A fire in Pogonip in April also was traced to transients. Environmental concerns grew, police spokesman Zach Friend said at the time.
With help from city public works and Caltrans, police launched a 4-6 week pilot program to clear out the camps and arrest those involved in criminal activity.
As of Aug. 20, police cleared out 54 illegal camps and identified 159 camps. Police typically ticketed people for illegal camping upon first contact, then posted notices that they had to clear everything out in 72 hours.
Authorities found some of the camps were large hangouts for drug users, such as a wooded area near the offramp from Highway 1 to northbound Highway 17, Flippo said.
The train tracks below Bay Street also was a hot spot, where neighbors were annoyed by late-night noise and drug use. At a marsh near Jessie Street and the San Lorenzo River, police said they found a camp with two mattresses that had been used for prostitution.
Camps also were dismantled between Highway 1 and the Santa Cruz Memorial Cemetery at Ocean Street.
“That used to be a go-to spot for a long time,” said officer Ron Inouye, who has been working on the project. “But now, nothing.”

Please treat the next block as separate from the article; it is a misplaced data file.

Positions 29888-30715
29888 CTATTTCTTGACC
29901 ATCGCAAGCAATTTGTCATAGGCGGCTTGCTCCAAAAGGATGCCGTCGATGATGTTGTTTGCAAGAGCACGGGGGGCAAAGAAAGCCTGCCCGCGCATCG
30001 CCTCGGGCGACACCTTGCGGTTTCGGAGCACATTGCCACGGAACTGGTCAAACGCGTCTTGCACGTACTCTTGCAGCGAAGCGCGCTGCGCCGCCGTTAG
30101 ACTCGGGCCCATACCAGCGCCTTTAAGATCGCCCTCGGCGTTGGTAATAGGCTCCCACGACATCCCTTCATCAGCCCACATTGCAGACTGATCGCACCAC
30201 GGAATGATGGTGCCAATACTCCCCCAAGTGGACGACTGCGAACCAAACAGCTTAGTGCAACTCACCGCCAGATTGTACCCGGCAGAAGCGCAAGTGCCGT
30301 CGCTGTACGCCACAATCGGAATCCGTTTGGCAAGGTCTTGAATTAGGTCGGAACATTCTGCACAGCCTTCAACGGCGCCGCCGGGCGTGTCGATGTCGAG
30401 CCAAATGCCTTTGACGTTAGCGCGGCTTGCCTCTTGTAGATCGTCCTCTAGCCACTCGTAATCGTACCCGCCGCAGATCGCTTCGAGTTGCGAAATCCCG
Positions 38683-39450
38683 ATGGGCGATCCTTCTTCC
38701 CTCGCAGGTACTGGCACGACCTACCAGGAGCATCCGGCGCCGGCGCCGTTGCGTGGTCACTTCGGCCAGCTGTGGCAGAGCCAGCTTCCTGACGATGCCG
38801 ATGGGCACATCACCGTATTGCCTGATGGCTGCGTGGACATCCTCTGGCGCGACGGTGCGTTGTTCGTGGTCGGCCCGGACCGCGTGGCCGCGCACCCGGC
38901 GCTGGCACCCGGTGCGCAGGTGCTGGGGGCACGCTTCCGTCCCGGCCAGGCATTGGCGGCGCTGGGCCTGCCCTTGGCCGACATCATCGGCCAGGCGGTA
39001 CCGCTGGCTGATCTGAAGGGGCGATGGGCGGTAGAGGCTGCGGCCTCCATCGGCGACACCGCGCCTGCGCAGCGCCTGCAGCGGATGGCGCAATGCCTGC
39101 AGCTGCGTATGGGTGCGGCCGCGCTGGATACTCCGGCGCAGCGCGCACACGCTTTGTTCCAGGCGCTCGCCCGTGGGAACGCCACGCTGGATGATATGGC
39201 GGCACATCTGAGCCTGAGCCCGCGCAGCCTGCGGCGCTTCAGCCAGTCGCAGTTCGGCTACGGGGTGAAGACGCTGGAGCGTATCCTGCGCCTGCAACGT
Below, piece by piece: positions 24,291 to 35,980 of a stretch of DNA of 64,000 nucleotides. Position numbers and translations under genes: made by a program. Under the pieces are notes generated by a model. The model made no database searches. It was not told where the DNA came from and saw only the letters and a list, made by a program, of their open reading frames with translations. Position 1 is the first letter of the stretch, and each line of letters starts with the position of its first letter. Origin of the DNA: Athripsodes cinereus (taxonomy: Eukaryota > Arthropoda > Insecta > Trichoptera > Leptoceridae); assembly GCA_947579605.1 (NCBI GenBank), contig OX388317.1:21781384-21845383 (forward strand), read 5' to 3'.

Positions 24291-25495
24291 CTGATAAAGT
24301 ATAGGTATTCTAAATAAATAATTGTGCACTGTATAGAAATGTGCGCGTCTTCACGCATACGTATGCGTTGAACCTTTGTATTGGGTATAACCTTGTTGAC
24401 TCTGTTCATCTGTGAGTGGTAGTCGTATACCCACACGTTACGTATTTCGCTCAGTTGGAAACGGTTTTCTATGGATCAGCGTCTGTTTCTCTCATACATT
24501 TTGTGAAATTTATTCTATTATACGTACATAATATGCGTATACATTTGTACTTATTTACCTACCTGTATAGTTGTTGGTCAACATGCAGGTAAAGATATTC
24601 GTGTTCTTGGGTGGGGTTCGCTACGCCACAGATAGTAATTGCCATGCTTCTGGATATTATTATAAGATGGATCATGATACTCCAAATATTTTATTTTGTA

Some police believe the homeless had congregated in wooded areas near Highways 1 and 17 because it’s a convenient spot. They can panhandle for money on Mission, River or Ocean streets, get food from churches and other food pantries, then buy drugs from dealers in the wooded areas.
Their walking or biking radius is only a few miles, Flippo said.
Since the program started, police said the camps have shrunk from large, established campsites such as the one near the Fishhook to smaller, more mobile sites.
Volunteers and city workers also cleared brush along with the campsites at the San Lorenzo River levee, and some say the change in the past month is striking.
However, police said they had heard more reports of homeless in areas in the San Lorenzo Valley. They were starting to work with the Sheriff’s Office on it, Flippo said.
When police approach a camp – often identified by residents’ complaints – they typically ask occupants if they are familiar with shelters such as the Santa Cruz Homeless Services Center on Coral Street.